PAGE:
# What is the correct way to implement Neumann type boundary conditions for solving a PDE using Chebyshev's collocation method?

I am studying spectral methods for solving PDEs numerically. I finished a chapter that explains how to use Chebyshev's collocation method to solve them. Though the explanation in the book is quite good, I still have some questions regarding the implementation of Neumann type boundary conditions (both homogeneous and non-homogeneous type). I would like to ask here for some help on clarifying the problem.

It would probably be best to use a specific example. Let's say we would like to solve the heat equation:

$$T_t = T_{xx} \tag 1$$

with a zero initial condition and the following boundary conditions:

$$T_x(-1,t) = f(t) \tag 2$$ $$T_x(1,t) = 0 \tag 3$$

Using the Euler's method to solve for time and Chebyshev's differentiation matrix $$D$$ for spatial derivatives, we simply write:

$$T_{i+1}=T_i+\Delta tD^2T_i \tag 4$$

Based on what I read, I thought the boundary conditions can be incorporated the following way. I would use equation $$(4)$$ to calculate the temperature at the next time step and then modify the first and last element of the vector $$T_{i+1}$$ before proceeding to the next step. I thought I should do the modification by setting:

$$T_{i+1}(1) = f_i-D(1, :)T_{i+1}(1) \tag 5$$ $$T_{i+1}(\mathrm{end}) = 0-D(\mathrm{end}, :)T_{i+1}(\mathrm{end}) \tag 6$$

I used Matlab notation. The $$D(1, :)$$ means all columns of the first row and $$D(\mathrm{end}, :)$$ means all columns of the last row of the Chebyshev's differentiation matrix. However, when I noticed the dimensions were incorrect in $$(5)$$ and $$(6)$$ for matrix multiplication, I realized that this is incorrect. So, I don't understand how to implement these conditions.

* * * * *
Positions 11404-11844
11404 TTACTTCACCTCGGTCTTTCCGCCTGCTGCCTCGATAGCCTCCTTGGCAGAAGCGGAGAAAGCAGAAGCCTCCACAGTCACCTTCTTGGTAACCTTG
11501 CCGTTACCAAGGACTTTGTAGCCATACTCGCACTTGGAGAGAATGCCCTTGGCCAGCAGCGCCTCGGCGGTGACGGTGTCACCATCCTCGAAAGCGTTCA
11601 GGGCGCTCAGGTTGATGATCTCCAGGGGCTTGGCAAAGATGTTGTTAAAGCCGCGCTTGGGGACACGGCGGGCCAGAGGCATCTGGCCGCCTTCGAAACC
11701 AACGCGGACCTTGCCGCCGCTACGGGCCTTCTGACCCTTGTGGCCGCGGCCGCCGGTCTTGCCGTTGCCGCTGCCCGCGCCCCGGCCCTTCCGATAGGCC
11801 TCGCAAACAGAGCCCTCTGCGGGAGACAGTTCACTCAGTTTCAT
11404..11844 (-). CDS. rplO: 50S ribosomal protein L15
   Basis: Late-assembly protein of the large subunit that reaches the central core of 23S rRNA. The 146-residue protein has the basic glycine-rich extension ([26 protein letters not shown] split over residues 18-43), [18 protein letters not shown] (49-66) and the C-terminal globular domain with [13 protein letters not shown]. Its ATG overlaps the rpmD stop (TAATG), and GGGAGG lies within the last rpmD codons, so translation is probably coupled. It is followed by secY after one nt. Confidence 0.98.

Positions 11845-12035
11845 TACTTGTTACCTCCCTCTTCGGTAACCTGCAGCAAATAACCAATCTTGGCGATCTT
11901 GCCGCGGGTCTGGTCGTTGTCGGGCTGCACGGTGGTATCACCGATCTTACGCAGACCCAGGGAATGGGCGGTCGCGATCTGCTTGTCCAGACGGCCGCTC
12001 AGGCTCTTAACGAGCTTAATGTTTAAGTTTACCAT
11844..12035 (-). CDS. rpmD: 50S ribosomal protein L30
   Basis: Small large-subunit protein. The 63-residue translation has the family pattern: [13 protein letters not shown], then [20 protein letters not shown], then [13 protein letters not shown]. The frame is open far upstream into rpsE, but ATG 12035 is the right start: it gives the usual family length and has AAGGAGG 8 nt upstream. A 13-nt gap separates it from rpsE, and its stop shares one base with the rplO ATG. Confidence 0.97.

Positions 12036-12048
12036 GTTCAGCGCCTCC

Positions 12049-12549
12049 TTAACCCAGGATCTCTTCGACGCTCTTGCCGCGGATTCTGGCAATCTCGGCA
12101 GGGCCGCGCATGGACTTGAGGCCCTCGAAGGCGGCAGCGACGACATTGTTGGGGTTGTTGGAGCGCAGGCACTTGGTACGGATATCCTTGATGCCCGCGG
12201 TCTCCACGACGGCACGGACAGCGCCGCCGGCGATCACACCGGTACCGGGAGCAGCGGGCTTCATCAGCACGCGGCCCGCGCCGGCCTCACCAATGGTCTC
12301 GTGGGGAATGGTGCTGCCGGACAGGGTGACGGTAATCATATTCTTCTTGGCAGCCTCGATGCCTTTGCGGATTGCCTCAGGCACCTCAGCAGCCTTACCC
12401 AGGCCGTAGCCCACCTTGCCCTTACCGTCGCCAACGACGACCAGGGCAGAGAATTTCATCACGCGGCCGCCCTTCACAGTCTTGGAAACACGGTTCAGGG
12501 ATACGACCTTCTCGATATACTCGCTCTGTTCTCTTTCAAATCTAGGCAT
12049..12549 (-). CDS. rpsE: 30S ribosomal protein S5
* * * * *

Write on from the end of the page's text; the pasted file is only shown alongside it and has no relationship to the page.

What is the correct way to implement these boundary conditions into the solution algorithm, and why? A short derivation with an explanation would be of great help. Thank you for your time.

• The answer was given in another thread some days ago. scicomp.stackexchange.com/questions/43544/… Dec 21, 2023 at 6:11
• Thank you for the reply @ConvexHull. It seems to me that you took the derivative of the solution vector at the boundary point, then you divided it with the corner value of the differentiation matrix and then subtracted it from the boundary point of the solution vector. Can you please explain how you derived that expression? I don't understand why that boundary point adjustment works. Why is the subtraction from the boundary point done like that and why do the dividing with the corner element of the differentiation matrix? What would change if the boundary condition wasn't homogeneous? Dec 21, 2023 at 8:31

Spectral methods are global:

• Modifying a single value automatically changes the whole approximation

If you force the Dirichlet BC on the left side you unfortunately change the derivative (Neumann BC) on the right side. This has to be corrected by calculating the non-zero gradient on the right side and afterwards subtracting the weighted value from the right DOF.

The inverse weighting is motivated by the fact, that the gradient is calculated by a sum of collocation values times derivative matrix, globally. The last entry of $$\mathbf{D}$$ (last column, last line) is multiplied with the last value of $$T$$, which is responsible for the derivative at the last degree of freedom.

There should nothing change for the inhomogeneous case.